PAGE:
Four decades ago, Peter Bürger published his Theory of the Avant-Garde, a cult book, concentrating on the two most important tasks that art demanded at the time: to break with representation and to dissolve the frontier that separated it from life. Failure in this twofold enterprise would have certified, according to Bürger, the defeat of the avant-garde and perhaps worse: its impossibility.
Forty years later, Teoría de la retaguardia is an ironic manifesto born out of that fiasco, though it wastes no time in lamenting it or making up for it. Especially because it is understood here that our time is not marked by the distance between art and life, but by a tension between art and survival, which is the continuation of life by whatever means.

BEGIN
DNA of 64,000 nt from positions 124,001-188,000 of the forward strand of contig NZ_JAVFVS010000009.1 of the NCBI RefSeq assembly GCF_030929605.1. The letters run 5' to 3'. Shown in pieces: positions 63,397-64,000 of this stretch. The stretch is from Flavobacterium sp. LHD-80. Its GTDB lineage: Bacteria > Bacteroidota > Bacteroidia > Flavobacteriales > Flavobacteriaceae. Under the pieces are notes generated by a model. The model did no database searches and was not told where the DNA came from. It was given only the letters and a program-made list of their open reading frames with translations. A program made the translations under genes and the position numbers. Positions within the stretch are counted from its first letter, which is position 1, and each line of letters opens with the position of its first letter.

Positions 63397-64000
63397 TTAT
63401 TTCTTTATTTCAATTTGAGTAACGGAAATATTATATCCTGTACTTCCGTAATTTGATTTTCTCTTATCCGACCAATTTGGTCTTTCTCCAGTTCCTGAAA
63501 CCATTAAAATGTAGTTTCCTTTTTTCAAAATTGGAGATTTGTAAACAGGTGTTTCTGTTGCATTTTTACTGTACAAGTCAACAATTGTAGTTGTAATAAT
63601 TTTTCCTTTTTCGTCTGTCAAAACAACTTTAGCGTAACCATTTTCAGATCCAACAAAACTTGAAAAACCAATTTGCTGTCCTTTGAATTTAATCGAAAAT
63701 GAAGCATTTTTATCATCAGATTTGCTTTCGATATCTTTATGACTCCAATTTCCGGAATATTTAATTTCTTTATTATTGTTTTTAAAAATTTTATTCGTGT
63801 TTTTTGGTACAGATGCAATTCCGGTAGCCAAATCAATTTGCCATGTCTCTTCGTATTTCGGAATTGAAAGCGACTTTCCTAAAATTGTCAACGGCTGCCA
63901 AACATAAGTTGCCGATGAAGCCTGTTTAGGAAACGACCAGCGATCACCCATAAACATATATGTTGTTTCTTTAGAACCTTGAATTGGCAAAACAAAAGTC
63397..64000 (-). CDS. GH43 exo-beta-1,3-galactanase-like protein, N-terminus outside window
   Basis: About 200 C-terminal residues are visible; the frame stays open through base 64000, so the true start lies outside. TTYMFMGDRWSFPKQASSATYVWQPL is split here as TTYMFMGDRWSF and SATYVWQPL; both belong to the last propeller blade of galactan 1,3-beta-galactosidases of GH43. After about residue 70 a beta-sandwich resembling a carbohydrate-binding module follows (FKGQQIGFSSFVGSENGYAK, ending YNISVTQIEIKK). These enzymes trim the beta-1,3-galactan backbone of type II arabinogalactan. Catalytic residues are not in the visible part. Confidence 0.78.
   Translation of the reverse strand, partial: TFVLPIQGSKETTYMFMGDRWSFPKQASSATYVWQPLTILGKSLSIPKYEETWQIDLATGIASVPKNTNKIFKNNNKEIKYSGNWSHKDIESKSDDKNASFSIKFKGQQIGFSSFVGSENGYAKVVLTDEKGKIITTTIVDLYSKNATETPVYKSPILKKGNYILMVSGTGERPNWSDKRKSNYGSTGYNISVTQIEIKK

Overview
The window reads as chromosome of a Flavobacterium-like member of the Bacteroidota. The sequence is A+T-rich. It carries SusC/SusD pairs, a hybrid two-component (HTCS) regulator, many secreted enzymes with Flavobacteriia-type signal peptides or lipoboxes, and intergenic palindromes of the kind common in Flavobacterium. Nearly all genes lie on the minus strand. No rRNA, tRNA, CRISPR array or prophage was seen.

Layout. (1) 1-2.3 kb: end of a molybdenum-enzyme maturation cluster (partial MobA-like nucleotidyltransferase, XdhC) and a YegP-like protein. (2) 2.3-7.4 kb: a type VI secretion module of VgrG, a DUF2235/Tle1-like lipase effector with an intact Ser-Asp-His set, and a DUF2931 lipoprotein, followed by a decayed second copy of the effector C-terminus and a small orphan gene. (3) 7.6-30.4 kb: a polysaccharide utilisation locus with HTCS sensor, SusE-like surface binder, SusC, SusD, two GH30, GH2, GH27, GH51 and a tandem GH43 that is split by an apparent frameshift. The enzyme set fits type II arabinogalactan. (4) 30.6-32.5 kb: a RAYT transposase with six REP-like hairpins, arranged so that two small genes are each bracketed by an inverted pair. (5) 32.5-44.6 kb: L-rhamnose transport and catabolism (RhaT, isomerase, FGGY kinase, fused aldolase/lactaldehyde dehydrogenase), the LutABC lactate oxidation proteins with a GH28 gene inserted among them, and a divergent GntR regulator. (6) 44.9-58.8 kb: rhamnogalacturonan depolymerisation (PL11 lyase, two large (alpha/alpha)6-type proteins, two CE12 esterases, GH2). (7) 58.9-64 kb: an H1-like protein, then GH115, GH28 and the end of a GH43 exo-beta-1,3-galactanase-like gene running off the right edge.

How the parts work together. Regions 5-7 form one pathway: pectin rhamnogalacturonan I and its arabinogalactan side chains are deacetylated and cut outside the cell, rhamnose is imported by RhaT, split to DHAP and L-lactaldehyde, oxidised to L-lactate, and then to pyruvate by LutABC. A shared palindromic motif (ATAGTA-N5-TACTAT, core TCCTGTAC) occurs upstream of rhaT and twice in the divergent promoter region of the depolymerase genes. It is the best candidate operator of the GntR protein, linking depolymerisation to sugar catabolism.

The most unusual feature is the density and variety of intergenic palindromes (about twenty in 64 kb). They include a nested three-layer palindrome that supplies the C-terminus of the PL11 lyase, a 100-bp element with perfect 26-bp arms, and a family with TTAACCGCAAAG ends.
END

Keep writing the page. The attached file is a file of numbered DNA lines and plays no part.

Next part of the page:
In the malaise that springs from this survival, Teoría de la retaguardia is suspicious of an art that is leaving its splinters in politics, iconography or literature, spheres from which it returns ever more battered to its Ithaca of always: the museum. From this round trip, this scathing and austere essay – in which Duchamp meets La Lupe, the revolution meets the museum, Paul Virilio meets Joan Fontcuberta or Fukuyama meets Michael Jackson – wonders if Contemporary Art never comes to an end. Because if it were mortal, then an end would have to be written for it.